Opia Arts launches an inclusive and diverse artistic program

Art is not exclusive. Opia arts, a new upstate organization, wants to make sure that members of the arts community, both those who create it and those who enjoy it, keep this in mind.

An experience as a child sparked Samantha Eyler’s desire to reach out to people who need more opportunities for the arts in their lives. A deaf friend invited her to a performance of “Grease” at the Maryland School for the Deaf, and she was blown away.

“I thought it was amazing how they incorporated sign language and the performers into the show,” Eyler says. “As I got older, I learned more about raising awareness of other communities, and this created a desire to include everyone in the theater.”

After studying musical comedy at the university, she meets and marries Guillermo Jemmott, also passionate about his mission. Jemmott, who has a business degree, became executive director, while Eyler took on the role of art director.

“For too long, theater has been reserved for people who couldn’t afford it or had to adapt to their daily lives to participate,” Jemmott says. “We want to make sure that people of all ages, colors and creeds have the opportunity to participate. ”

Racial diversity is written into the group’s DNA, Jemmott adds. “Especially with me as the only Afro-Latino director in the state, it’s huge for us. All of the decisions we make are included.

Starting its first full season in 2022, Opia will focus on autism awareness, ensuring that lighting and sound allow people on the spectrum to enjoy the show, Jemmott said. They also plan to include subtitles for the hearing impaired, “the subtitles being part of the show, not just outdated subtitles at the bottom,” Eyler explains.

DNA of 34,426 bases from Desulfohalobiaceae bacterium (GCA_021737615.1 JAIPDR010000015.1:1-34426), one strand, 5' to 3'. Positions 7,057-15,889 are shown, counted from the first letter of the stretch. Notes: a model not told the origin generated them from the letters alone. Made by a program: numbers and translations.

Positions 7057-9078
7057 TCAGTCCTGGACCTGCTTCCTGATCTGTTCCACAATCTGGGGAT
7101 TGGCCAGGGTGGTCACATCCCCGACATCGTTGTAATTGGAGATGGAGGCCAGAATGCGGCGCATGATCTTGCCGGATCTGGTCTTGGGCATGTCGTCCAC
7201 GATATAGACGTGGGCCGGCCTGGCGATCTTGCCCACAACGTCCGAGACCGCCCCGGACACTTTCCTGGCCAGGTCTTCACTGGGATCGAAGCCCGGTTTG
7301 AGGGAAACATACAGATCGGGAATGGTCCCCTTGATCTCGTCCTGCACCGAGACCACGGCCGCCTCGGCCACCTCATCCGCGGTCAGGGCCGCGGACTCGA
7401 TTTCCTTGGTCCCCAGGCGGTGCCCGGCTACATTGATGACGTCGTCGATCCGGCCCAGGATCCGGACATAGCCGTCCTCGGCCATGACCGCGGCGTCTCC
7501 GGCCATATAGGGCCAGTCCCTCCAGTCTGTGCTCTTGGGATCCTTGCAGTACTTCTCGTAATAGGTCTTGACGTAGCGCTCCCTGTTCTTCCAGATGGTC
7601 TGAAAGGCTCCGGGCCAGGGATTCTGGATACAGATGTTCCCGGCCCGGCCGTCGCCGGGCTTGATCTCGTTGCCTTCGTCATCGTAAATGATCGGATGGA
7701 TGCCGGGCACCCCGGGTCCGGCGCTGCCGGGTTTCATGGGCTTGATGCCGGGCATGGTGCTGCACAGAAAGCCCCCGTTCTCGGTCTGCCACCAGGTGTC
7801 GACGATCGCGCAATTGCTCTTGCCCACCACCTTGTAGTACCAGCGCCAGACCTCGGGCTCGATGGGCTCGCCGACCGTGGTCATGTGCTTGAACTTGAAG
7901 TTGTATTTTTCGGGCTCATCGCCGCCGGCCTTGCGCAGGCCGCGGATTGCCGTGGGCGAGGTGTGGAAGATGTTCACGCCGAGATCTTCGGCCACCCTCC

Collaboration with other theaters in the community is also important to Eyler and Jemmott. The two are involved in productions with other theaters in the upstate – she is currently designing costumes for “Elf: The Musical” at the Greenwood Community Theater, and he is in the Warehouse Theater production of “Sense and Sensibility. “- and they plan to use these connections and these skills merge to benefit everyone involved.

“For too long, theater has been reserved for people who could not afford it or who had to make adjustments in their daily lives to participate.” – Guillermo Jemmott

The group’s first year has been a challenge, as documents and 501 (c) (3) status arrived on the same day that COVID-19 closed in March 2020.

They were finally able to present their first show, “All Together Now”, in November, featuring songs from a variety of Broadway musicals. While they haven’t yet set up captioning or interpretation, they were able to incorporate lighting and sound adjustments and featured a hearing-impaired artist in the show. “We had a lot of positive feedback,” he says.

Upcoming plans include developing a full first season for summer 2022, working on grant applications, and potentially creating fundraising events featuring artists from the region. “Then we will be able to develop and expand the other projects, including awareness raising for children and adults,” says Jemmott. “We just want to make sure that everyone has the opportunity to experience the art.”

Guillermo Jemmott
Guillermo Jemmott

Get to know

Guillermo Jemmott

Executive Director, Opia Arts

Also: Interventionist at Greenville Technical College Charter High School

Current concert at the theater: playing Edward and Robert Ferrars in “Sense and Sensibility” at the Warehouse Theater

Education: BS, international business, Central State University; MPA, Northcentral University

Experience: Led improv and performance workshops and worked as a private voice, actor and basketball coach for children and teens

Samantha eyler

Artistic Director, Opia Arts

Also: costume and prop design, stage management, interpretation, substitute teaching

Current concert at the theater: Costumes for “Elf: The Musical” at the Greenwood Theater

Education: BA in Musical Theater, Marywood University; minor in graphic design and dance

Experience: Has taught 6 year olds to adults, and has led courses in costume and drama as well as visual arts education. She has designed a program called Acting for Dancers and is a Certified Zumba Instructor.


Source link

Kayleen C. Rice